Climate and Environmental Literacy

Sylvia Earle and Paul Nicklen: We need immediate action to preserve our oceans

The 50th anniversary of Earth Day came in the middle of a pandemic, completely restructuring what a traditional demonstration may look like. But these changes also allowed an opportunity for reflection: Digital Earth Day let people hit the reset button and discuss a different Earth, one we haven’t seen in decades. 

With everyone at home, the Earth seems to be reverting to its natural self. Sea turtles are hatching and surviving at record rates. Oceans are the quietest they’ve been in decades, allowing whales and other marine wildlife to safely migrate and communicate. And, air pollution has plummeted in major cities.

“It’s a time of reflection,” said Sylvia Earle, renowned oceanographer and conservation activist, during an Instagram livestream on Wednesday. “Never before has the world come together in such a comprehensive way. We have a common enemy. We’ve had the wake up call to take care of nature and protect the underpinnings of what keeps us alive.”

Earle spoke with National Geographic photographer of ocean wildlife, Paul Nicklen, on the 50th anniversary of Earth Day. The extended online conversation aired on Earth Day Live and was framed around the future of the oceans, as well as the hope that still exists amid a warming world.

For Earle, who has spent more than 7,500 hours ocean diving on conservation and research expeditions, the oceans keep us alive. Oceans are huge carbon sinks, and they regulate weather and climate, making life on land possible

But the ocean is in danger, taking the heat for unchecked climate change. Just this month, the Great Barrier Reef saw one of its worst coral bleaching events in history.

“We’re not addressing the overall problem: The planet is sick,” said Nicklen, who is also a co-founder of conservation organization SeaLegacy. “In one year we had the biggest fires in history in Australia, in the Amazon and the biggest hurricane ever. And now with the pandemic, it’s all stacking up. It’s our global health system. The problem is us.”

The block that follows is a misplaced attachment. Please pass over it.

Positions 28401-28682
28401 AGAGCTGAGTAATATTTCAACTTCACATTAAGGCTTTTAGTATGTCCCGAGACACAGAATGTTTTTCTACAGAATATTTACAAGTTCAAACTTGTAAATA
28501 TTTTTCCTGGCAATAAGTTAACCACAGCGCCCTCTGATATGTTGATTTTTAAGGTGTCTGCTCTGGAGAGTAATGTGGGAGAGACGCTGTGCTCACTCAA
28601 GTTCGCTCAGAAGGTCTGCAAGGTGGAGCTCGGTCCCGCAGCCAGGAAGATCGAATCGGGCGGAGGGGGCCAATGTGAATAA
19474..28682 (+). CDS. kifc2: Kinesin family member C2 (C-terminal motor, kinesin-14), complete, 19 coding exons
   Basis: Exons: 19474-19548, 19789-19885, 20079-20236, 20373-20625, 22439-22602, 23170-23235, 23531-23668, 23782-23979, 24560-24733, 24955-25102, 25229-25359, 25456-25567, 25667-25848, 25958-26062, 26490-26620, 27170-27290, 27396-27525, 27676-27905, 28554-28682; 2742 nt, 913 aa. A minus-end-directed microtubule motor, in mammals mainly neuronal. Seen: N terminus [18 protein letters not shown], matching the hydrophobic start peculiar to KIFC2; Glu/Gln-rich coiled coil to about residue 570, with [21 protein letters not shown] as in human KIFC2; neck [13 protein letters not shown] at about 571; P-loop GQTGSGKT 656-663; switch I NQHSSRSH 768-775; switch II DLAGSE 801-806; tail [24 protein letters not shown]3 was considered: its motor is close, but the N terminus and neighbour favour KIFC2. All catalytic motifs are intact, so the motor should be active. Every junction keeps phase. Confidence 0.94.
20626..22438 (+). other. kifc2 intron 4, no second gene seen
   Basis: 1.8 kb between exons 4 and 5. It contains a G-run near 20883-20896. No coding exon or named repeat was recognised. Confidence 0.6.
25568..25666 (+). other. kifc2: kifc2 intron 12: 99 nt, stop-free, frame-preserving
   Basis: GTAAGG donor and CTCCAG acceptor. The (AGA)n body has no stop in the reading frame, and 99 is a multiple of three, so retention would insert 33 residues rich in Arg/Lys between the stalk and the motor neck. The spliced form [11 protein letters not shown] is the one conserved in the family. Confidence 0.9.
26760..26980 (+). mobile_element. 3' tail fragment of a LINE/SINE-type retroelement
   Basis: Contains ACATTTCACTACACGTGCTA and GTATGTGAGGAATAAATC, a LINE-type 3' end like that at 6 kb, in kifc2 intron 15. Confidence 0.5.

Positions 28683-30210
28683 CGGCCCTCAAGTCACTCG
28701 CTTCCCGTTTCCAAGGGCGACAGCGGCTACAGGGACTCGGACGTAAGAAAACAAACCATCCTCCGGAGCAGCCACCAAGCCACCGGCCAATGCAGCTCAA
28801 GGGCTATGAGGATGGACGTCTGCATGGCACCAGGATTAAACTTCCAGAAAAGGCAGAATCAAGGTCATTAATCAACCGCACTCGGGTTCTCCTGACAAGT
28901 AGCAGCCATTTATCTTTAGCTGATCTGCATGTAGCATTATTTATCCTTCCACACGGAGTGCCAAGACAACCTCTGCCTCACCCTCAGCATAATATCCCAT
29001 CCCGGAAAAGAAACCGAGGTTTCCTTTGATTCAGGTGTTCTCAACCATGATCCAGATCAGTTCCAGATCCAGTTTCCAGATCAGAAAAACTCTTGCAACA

Infectious diseases have been on the rise since the 1950s, and a warmer climate only makes them harder to eradicate. When we clear forests  — which also act as carbon sinks  — and burn fossil fuels, CO2 flows into the air and into the oceans, accelerating acidification.

“No ocean, no life. No blue, no green,” said Earle.

No ocean, no life. No blue, no green

Sylvia Earle, oceanographer and conservation activist

Earle isn’t the only one driving the urgency of climate change and environmental degradation. Ashok Sridharan, the president of Local Governments for Sustainability, declared 2020 a turning point for sustainability and climate action. Sridharen promised new frameworks on biodiversity and innovations in urban development so that humans and our environments can better coexist.

Near the end of the livestream, Nicklen asked Earle what the 100th anniversary of Earth Day might look like.

“We’ve begun to develop this network of hope,” said Earle. “We will still see consequences on the land and in the sea, but we are beginning to respect nature and treat all life with dignity. Fifty years from now, the children of today will be thinking about their grandkids, and they will look back at us and say, ‘thank you,’ for doing what we could.”

In the last several months, we’ve seen how much the Earth can change without our negative influence. That should give us hope. But only if we act on this knowledge. Join Earth Day, the largest environmental movement in the world, and share your hope for the planet’s future. And come election day, vote for the Earth.